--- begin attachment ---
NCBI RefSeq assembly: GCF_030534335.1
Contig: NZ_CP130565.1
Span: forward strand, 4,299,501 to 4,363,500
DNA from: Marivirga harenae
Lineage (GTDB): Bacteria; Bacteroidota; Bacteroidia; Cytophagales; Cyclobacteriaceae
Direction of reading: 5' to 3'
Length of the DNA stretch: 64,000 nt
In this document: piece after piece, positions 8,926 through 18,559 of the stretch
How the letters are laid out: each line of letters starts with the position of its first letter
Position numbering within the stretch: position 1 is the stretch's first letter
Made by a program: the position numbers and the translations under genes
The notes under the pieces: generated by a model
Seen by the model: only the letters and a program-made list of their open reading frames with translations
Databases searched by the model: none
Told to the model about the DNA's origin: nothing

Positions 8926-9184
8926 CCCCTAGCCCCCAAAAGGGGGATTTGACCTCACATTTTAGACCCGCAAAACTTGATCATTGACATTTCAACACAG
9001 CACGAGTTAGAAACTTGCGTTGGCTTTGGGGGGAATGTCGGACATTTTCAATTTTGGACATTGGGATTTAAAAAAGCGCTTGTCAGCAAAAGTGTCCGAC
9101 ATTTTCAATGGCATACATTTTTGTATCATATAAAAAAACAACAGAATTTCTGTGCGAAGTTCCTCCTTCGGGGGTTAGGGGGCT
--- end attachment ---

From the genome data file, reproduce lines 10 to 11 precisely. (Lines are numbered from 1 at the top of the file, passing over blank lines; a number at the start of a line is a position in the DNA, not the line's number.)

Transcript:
Position numbering within the stretch: position 1 is the stretch's first letter
Made by a program: the position numbers and the translations under genes